Butovo Polygon and Church
Text and photos Ian Mitchell
Last month I wrote about Sukhanovka, the most feared prison in the Gulag system, which was situated within what today, once again, is St Catherine’s Monastery. Five kilometers away from St Catherine’s is the place where the battered inmates of Sukhanovka, along with many, many others, were brought to be shot and buried. This is at Butovo, in a place which used to be known as the Butovo Polygon, “polygon” being the Russian word for “shooting range.”
In 1937, at the time of the Great Terror, Nikolai Yezhov, the head of the Soviet secret police, began executing people on a huge scale at this site, which was then in a woodland fifteen miles or so from the southern edge of Moscow. Corpses were shovelled into long, trench-like mass graves. Today these are heaped up above the level of the surrounding land (see picture right; they are shown in blue on the plan above right), and clearly visible. The whole site is a monument to the victims. It was visited by President Putin last November.
Directions: Take the Metro to Bulvar Dmitria Donskogo at the southern end of the grey line and catch a cab (it is about 5 kms), or drive down the Varshavsky Shosse 5 kms south of the MKAD and turn left for Novodrozhino. About 1 km further, on the left hand side is the Polygon, though it is not obvious, but look on the right side of the road where the big modern church, which can hardly be missed stands.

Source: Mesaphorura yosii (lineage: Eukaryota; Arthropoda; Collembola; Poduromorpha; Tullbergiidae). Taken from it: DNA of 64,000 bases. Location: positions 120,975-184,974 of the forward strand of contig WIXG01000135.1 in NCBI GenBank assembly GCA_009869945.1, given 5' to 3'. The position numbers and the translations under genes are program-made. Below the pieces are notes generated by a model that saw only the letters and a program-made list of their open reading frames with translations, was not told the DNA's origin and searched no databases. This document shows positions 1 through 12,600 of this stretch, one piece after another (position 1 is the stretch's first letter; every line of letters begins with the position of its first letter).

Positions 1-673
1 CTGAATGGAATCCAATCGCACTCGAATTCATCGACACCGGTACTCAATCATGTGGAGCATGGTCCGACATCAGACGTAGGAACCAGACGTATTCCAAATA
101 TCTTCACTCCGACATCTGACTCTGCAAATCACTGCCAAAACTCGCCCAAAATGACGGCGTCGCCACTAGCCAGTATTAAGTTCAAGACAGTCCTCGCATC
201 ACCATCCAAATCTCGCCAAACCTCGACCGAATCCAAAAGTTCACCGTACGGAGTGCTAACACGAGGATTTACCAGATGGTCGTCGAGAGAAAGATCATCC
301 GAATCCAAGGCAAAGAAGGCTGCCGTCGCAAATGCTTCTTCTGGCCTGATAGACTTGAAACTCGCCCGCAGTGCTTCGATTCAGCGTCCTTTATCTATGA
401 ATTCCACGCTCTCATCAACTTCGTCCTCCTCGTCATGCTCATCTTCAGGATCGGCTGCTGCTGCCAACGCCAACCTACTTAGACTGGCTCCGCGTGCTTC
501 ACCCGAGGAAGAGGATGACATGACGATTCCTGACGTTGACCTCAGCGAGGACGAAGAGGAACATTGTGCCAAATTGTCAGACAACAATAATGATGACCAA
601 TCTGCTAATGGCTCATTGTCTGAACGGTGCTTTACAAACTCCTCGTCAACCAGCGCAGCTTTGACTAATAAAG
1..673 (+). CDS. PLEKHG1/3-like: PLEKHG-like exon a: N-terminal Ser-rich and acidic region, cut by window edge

In all, nearly 21,000 people were shot here between August 1937 and October 1938. The whole area is perhaps five or six acres. There is a large wall-map at the entrance to the site, showing the layout of the mass graves, as well as a table showing the numbers shot on each day. Photographs of some of the victims look hauntingly out across the silent square.
Visitors can buy a beautifully produced, 500-page book, in Russian, full of fascinating illustrations and reproduced documents, which gives a full history of the tragedy that took place on this site. It also give a great deal of interesting background information, including details of the building of the Moscow-Volga canal, which provided so many of the victims. Published in 2007, it is called “Butovsky Polygon: a Book in Memory of the Victims of Political Repression”. ISBN 5-93547-008-X.
For all the archaeological work that has been done at Butovo, it is not known just how extensive the mass graves are. It is known that some extend beyond the fence of the current memorial park, out into the forest which used to surround the area. Today, there are modern êîòòåäæè on two sides, and the threat exists that more will be built on the remains of the forest, and therefore possibly on top of some of the human remains as yet undiscovered in other mass graves.
Across the road from the shooting ground is a large, modern church (see above), which was completed this year. It stands as a formal memorial, even though there is small wooden church inside the Polygon. The modern church is one of the more bizarre buildings I have seen in Moscow. Inside it is opulent to the point of vulgarity, while outside (see above) it looks almost Californian.
On the grounds is a fifteen-foot high cross which was fashioned from wood taken from the first GULAG camp on the Solovetski Islands. It was brought to Moscow via every labor camp along the way, with appropriate memorial ceremonies at each stop.